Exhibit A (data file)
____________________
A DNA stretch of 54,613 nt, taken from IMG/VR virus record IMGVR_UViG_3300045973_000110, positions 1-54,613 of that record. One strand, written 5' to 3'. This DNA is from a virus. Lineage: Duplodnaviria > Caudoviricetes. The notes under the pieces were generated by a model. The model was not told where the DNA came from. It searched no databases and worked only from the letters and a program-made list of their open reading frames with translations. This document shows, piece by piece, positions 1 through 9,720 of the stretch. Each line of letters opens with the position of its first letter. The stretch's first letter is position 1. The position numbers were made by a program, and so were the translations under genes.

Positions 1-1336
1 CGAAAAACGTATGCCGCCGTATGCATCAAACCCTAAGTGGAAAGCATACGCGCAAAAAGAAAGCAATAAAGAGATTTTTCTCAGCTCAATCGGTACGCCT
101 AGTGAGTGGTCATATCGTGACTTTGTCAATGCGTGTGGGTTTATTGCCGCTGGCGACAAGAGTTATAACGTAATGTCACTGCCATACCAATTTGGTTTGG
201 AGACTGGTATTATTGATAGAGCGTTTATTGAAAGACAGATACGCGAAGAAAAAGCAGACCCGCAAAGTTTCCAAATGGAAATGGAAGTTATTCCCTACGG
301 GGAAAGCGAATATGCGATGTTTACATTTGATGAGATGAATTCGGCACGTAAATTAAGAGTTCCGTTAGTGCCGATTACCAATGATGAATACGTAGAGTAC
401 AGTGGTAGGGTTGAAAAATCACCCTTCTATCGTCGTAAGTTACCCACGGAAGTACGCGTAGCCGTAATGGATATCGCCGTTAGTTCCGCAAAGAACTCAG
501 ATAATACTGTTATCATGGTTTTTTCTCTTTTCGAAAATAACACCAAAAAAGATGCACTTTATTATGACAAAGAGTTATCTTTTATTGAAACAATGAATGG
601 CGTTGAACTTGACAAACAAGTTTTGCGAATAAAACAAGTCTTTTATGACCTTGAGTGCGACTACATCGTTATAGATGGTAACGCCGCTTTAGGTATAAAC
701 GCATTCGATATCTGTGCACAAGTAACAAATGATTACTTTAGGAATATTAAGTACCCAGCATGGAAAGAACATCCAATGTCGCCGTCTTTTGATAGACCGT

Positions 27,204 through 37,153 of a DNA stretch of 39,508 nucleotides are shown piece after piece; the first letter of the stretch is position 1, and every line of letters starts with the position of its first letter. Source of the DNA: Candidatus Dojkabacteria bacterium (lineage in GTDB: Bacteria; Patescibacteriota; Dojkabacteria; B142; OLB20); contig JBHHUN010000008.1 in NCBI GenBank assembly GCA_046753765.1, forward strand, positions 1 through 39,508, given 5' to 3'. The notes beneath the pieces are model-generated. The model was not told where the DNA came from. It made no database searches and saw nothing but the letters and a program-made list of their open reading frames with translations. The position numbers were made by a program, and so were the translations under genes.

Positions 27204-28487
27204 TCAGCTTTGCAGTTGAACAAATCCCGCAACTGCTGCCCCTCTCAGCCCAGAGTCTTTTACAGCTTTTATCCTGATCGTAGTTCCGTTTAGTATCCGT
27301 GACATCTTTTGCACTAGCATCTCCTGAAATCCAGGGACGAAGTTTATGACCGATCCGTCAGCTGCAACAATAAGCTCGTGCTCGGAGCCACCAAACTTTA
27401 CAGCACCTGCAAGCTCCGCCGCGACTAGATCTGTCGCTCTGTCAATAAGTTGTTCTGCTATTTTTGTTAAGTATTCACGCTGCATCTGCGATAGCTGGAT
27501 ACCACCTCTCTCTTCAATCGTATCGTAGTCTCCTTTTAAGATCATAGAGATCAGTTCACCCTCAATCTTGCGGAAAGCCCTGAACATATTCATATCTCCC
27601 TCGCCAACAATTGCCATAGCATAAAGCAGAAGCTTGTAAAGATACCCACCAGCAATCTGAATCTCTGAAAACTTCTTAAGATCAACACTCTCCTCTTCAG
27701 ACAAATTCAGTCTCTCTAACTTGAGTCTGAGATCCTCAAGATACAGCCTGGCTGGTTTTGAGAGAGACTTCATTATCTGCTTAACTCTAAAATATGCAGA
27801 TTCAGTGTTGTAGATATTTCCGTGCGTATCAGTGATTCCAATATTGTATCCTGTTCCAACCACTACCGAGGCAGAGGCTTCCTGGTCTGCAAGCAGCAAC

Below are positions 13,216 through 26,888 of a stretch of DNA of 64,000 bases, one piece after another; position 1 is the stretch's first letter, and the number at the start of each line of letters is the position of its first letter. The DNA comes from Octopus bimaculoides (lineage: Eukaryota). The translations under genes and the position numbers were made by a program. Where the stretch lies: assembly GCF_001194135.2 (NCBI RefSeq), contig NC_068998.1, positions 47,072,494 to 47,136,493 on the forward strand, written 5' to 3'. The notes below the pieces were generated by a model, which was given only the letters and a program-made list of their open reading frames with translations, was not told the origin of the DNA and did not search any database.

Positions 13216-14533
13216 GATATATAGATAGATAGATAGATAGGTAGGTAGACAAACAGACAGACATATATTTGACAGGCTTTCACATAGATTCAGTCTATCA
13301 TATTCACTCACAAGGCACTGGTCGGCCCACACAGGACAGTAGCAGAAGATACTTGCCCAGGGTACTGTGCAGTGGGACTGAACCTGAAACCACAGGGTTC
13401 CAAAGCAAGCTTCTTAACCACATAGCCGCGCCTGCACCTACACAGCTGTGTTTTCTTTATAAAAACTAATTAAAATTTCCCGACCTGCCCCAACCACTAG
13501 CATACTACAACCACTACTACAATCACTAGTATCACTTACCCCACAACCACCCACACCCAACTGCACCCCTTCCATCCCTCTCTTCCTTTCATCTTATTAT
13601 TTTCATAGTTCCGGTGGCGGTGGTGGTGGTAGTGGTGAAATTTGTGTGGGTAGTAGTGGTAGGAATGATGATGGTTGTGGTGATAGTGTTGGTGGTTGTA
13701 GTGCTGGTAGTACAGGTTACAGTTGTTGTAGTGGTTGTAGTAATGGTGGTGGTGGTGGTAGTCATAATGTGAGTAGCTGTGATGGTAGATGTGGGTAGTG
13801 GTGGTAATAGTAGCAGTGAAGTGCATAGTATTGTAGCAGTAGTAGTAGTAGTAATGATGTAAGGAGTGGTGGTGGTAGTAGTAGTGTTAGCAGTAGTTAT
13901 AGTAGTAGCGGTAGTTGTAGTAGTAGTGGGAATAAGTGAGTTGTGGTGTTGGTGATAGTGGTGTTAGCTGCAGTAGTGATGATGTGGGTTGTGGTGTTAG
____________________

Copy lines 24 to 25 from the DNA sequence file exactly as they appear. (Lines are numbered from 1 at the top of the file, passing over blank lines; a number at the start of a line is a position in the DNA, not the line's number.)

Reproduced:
13401 CAAAGCAAGCTTCTTAACCACATAGCCGCGCCTGCACCTACACAGCTGTGTTTTCTTTATAAAAACTAATTAAAATTTCCCGACCTGCCCCAACCACTAG
13501 CATACTACAACCACTACTACAATCACTAGTATCACTTACCCCACAACCACCCACACCCAACTGCACCCCTTCCATCCCTCTCTTCCTTTCATCTTATTAT